Breast cancer risk has risen for South Asian women
The breast cancer risk for British Asian women has increased, a study carried out in Leicester suggests.
Historically women from this ethnic group have had a lower risk of the disease than white British women, the University of Sheffield team said.
But they found breast cancer incidence had risen in recent years for South Asian women.
Experts said lifestyle factors such as obesity, or more coming forward for screening could explain the change.
The researchers, who are presenting their work to the National Cancer Intelligence Network Conference in Brighton on Friday, looked at census and cancer data for 135,000 women from different ethnic backgrounds from 2000-2009.
Between 2000-2004, South Asian women were found to have a 45% cent lower rate of breast cancer compared with white women.
But by the 2005-2009 period, rates of breast cancer among South Asian women had increased significantly and had risen to be 8% higher than white women, whose rates had not changed significantly.Lifestyle factors
Dr Matthew Day, of the University of Sheffield who led the study, said: "Historically South Asian women, and women in lower socio-economic groups, have been considered at lower risk of developing breast cancer.
End Quote Dr Hannah Bridges Breakthrough Breast Cancer
More research needs to be done to see if this trend is also true for South Asian women across the UK”
"Based on our study in Leicester, this should no longer be considered the case."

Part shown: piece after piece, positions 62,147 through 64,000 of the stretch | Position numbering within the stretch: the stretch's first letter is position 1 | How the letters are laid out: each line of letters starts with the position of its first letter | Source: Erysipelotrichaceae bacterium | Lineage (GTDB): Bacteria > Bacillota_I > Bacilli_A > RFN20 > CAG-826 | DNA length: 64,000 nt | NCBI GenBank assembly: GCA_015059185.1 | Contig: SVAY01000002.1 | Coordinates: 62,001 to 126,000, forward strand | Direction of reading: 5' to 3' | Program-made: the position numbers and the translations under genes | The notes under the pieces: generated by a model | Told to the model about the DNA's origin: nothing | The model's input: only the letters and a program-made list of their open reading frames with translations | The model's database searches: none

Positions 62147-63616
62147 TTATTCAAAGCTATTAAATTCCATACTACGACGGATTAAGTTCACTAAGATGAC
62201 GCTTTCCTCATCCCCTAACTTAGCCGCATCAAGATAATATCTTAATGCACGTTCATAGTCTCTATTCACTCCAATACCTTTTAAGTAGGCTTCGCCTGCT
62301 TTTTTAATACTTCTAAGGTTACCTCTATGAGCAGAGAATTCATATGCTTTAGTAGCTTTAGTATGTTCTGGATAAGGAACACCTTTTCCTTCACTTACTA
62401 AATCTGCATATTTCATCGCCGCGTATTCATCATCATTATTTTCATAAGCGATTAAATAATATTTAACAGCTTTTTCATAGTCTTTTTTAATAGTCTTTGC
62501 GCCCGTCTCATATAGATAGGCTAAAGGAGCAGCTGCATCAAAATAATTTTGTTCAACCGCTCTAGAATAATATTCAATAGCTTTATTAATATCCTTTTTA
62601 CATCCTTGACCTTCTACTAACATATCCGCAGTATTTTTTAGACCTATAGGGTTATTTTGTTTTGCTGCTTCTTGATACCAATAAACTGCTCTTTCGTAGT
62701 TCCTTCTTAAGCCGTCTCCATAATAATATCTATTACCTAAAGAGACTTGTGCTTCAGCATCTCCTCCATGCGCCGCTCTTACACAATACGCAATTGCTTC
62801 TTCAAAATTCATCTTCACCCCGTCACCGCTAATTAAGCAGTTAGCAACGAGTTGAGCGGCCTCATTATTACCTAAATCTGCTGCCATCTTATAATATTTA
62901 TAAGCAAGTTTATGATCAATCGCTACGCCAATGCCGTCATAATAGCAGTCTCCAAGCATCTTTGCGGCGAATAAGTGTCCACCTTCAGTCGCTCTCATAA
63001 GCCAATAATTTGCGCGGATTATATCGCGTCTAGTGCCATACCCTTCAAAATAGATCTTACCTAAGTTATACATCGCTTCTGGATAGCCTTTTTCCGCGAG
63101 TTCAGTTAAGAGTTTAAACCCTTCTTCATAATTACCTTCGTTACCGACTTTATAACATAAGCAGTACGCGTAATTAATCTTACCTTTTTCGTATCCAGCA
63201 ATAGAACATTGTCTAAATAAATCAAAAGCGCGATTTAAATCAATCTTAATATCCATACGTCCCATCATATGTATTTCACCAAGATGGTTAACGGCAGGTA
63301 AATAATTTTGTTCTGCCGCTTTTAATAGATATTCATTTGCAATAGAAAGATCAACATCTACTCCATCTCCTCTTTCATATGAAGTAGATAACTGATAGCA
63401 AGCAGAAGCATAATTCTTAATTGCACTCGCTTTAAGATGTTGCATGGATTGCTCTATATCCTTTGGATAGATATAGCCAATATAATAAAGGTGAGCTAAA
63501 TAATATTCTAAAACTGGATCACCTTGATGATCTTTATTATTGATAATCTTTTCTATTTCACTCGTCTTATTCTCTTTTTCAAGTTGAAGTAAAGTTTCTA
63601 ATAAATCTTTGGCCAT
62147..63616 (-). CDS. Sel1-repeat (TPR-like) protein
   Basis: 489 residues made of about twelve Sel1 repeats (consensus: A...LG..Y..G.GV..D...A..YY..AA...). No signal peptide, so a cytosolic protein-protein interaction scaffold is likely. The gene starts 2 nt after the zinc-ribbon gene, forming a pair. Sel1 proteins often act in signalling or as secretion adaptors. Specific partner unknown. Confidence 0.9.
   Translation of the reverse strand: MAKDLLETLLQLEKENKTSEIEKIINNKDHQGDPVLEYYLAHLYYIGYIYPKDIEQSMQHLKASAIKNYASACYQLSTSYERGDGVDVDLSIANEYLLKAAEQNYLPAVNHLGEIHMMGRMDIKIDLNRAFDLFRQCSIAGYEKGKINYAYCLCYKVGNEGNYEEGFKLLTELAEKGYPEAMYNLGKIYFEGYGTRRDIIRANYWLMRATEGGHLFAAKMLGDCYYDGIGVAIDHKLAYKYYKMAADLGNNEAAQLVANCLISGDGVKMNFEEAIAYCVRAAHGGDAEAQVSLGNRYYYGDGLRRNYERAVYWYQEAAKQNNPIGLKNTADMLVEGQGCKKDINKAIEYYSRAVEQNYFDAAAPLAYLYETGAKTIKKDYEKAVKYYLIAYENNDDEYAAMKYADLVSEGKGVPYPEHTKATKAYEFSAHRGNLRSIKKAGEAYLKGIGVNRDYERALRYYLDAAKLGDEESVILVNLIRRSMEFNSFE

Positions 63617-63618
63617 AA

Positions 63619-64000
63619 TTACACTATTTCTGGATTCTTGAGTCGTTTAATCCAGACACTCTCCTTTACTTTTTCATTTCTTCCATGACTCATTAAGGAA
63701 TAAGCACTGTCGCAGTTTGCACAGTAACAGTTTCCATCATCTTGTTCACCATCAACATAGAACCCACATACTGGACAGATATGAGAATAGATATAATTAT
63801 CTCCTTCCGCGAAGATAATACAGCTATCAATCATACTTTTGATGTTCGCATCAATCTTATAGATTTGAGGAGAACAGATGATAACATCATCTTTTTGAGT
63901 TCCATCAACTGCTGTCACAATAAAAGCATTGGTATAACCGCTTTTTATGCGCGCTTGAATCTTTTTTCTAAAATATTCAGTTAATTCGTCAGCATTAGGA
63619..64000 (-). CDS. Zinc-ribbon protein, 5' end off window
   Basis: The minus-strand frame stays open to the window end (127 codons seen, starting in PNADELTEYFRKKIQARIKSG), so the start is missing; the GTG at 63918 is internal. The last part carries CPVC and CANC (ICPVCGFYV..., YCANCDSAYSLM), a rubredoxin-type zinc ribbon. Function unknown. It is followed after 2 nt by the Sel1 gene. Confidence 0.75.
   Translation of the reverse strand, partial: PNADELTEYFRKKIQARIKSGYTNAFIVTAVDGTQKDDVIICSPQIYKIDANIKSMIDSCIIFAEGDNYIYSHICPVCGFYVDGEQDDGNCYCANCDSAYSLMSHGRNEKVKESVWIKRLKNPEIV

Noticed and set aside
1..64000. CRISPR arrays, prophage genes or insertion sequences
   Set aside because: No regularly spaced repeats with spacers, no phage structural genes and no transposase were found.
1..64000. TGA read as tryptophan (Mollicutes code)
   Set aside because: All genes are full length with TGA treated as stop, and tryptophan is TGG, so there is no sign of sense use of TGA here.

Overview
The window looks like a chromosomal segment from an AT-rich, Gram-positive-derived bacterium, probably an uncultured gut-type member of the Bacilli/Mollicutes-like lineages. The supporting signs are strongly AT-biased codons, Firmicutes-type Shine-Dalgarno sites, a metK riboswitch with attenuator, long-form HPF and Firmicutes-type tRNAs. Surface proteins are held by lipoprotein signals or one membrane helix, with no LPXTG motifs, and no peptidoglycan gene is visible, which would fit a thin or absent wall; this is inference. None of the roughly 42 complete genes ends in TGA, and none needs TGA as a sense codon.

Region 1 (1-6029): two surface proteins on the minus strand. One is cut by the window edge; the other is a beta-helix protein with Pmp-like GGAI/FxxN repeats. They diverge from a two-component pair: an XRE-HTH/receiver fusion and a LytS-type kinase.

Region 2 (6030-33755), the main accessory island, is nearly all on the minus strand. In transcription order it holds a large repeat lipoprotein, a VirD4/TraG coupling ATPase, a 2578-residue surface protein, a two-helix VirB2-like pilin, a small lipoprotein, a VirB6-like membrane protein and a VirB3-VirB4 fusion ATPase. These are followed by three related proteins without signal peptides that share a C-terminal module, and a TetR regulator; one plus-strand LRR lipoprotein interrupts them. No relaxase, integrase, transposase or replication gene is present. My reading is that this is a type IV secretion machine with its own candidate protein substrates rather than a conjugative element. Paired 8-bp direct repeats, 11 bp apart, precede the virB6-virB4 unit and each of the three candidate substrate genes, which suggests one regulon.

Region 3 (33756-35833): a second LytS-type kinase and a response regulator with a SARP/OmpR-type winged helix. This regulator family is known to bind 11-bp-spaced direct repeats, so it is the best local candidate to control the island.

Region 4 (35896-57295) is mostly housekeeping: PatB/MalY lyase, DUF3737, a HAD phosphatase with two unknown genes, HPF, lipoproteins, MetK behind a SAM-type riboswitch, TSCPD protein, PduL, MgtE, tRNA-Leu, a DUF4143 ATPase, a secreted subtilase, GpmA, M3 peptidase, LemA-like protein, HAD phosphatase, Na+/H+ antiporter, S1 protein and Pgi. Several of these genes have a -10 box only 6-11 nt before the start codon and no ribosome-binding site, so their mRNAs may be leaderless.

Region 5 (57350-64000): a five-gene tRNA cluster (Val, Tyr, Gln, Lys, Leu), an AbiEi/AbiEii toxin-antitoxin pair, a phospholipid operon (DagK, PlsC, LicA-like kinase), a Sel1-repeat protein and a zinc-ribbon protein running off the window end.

He added: "The exact causes behind this change are not clear cut, they could relate to increases in screening uptake among these groups of women, which have in the past been shown to be lower than in other groups.
"Or they could be due to changes in lifestyle factors, like having fewer children and having them later in life, increased use of oral contraceptives, and increased smoking and alcohol intake - factors linked to increased breast cancer risk across the board."
Dr Mick Peake, clinical lead at Public Health England's National Cancer Intelligence Network, said: "The results of the Leicester study should assist public health services to both plan for, and respond to, the changing risk profile of breast cancer in the population, particularly with regards to Asian women who for a long time have been another group whose attendance rate for screening has been low.
"At the individual level, if women are concerned about breast cancer, they should speak to their GP."
Dr Hannah Bridges, of the charity Breakthrough Breast Cancer, says: "More research needs to be done to see if this trend is also true for South Asian women across the UK and to understand the reasons behind this potential change."